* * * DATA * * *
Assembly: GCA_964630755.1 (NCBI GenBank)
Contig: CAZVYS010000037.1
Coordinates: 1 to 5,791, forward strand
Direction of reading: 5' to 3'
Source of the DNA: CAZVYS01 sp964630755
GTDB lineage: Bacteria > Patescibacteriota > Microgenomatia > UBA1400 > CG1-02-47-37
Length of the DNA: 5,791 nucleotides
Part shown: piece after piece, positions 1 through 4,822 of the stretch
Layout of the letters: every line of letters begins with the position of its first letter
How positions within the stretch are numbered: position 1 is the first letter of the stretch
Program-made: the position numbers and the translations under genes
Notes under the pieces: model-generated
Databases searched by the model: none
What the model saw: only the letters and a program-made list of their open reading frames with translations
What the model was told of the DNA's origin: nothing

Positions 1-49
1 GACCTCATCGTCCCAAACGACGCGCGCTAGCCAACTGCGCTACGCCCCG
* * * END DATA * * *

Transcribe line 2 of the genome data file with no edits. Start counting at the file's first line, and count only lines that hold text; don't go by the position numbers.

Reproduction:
Contig: CAZVYS010000037.1